How did a fictional dysfunctional Italian-American criminal family become role models for all of white-bread America? When I was growing up, Eliot Ness was the hero and Frank Nitti the Bad Guy. Now the FBI is publically disgraced, and an insecure, overweight New Jersey mobster is the guy to cheer for. And what's the thing suddenly about Italian-American food? Have Marcella Hazan and Giuliano Bugialli, apostles of the kind of Italian cuisine that's not all tomato sauce and pasta, lived for nothing?
Whatever the cause—Americans' need for reassuring comfort food in uncertain political and economic times, or just the ratification of gluttony and obesity implied by items like the Sopranos' "Sunday Gravy"—the market is flooded with Italian cookbooks this season. A lot of them are quickies run up just to cash in on a fad, but some deserve more attention. Here are a few you might want to consider, for your own culinary library or a friend's.
The Sopranos Family Cookbook (Warner Books, $29.95): A huge best seller, this could have been straight cheap exploitation, but in fact it's a good cookbook, jokey photos and coy "first-person" essays from series characters notwithstanding. The target audience, naturally, is what I might call the meat-and-tomatoes crowd, for whom the term "Italian cuisine" calls up images of Clemenza making meatballs and sauce while the Corleone family hunkers down for a gang war.
I admit I expected the worst, but after you get through the introductions to each chapter by a different character from the phenomenally popular HBO series, the recipes are surprisingly good. Yes, even the one for "Sunday Gravy," which looks like a cholesterol sundae. But beware—the mere sight of this cookbook causes otherwise sensible folk to swagger around calling for "manicot'" in a bad Italian accent.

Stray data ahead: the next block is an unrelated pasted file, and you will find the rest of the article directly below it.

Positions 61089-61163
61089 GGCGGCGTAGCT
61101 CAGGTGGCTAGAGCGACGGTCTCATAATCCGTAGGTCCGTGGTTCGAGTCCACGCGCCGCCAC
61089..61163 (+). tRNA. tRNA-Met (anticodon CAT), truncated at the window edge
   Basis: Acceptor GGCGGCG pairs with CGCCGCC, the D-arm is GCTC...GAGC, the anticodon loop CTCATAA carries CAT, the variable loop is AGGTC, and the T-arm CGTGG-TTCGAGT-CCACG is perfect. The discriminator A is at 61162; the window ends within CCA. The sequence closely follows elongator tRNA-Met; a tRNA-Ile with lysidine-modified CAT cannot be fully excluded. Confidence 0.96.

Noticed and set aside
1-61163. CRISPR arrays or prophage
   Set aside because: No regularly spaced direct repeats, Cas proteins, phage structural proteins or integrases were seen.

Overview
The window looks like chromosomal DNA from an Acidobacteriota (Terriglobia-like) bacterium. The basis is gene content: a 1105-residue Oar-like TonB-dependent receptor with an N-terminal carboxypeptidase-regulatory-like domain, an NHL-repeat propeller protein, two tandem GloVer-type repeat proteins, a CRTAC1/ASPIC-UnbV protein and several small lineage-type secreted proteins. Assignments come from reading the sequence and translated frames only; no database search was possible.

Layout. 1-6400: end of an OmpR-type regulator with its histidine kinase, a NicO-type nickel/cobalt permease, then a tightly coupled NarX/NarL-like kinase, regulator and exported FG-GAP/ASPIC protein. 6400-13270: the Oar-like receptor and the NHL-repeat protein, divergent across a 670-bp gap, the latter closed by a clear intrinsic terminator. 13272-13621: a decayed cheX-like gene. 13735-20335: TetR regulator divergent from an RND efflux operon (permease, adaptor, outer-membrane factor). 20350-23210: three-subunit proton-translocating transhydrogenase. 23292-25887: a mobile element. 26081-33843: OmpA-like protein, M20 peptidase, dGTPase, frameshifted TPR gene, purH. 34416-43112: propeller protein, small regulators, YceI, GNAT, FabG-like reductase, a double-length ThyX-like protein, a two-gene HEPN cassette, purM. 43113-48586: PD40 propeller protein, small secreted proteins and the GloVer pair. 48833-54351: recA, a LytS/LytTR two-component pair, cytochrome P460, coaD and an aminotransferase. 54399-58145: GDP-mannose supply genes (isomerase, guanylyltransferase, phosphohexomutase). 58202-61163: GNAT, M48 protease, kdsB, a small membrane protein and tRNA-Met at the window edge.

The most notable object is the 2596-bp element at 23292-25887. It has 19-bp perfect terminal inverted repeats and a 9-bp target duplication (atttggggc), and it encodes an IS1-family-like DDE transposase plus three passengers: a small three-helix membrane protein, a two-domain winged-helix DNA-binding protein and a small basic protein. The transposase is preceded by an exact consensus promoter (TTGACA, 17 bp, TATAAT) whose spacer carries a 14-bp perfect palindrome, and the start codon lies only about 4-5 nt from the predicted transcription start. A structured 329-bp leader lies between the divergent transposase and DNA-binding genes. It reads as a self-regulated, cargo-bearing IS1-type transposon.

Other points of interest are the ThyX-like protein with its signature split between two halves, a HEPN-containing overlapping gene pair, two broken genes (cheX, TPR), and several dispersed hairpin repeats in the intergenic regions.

Italian Classics (Boston Common Press, $29.95): Clemenza would never be found in Cook's Illustrated's prim Boston test kitchen, but this book—like all of Cook's Illustrated's exhaustively researched books—is an essential reference tool for serious cooks. So what if New England Puritans aren't the first people you'd ask to teach you to make lasagna? The CI test-kitchen folks make sure you understand not just the what but the why of each ingredient and procedure. Even if you use a recipe from another cookbook, read the Cook's Illustrated version before you begin.
Rustico: Regional Italian Country Cooking (Clarkson Potter, $35): Cookbooks organized by region—as opposed to course—make me tired. I was ready to dismiss this wonderful little book, but one extraordinary recipe, "thirsty pizza" from Molise, made me take another look. Offering a soup-to-nuts menu from each of Italy's 20 provinces, Rustico is an excellent introduction to the extraordinary range of Italian regional cooking.
Cooking the Roman Way: Authentic Recipes From the Home Cooks and Trattorias of Rome (HarperCollins, $34.95): I, for one, am not deeply enough into the Italian mystique to want to delve deeply into the cuisines of every last Italian region, but if you are, why not Rome? After all, Rome gave us spaghetti alla carbonara, bucatini all'amatriciana, pecorino romano cheese, and . . . oh, I don't know—40 different ways to cook an artichoke?
Make It Italian: The Taste and Technique of Italian Home Cooking (Alfred A. Knopf, $29.95): A perfectly respectable, basic introduction to Italian cooking, although—in the midst of so many lusty competitors—it seems a bit tame. But, while not a must-have, it does have its virtues—like, for instance, the roasted butternut squash soup.
The Babbo Cookbook (Clarkson Potter, $40): Simply glorious, Mario Batali's exhilarating, inspiring cookbook, based on dishes served in his wildly successful New York restaurant, is the best cookbook I've seen since Jerry Traunfeld's The Herbfarm Cookbook. For whatever reason, I had problems with a lot of the recipes in Batali's earlier effort Simple Italian Cooking, but the new book has combinations and flavors you've never imagined: charred corn fregula, pumpkin orzo, and pork tenderloin rubbed with porcini powder, brown sugar, and red pepper flakes and served with Jerusalem artichokes, cipollini, and Cinzano vinaigrette. . . . The complexity of some recipes may seem intimidating, but don't worry, you're in the hands of a master. E buon natale a tutti!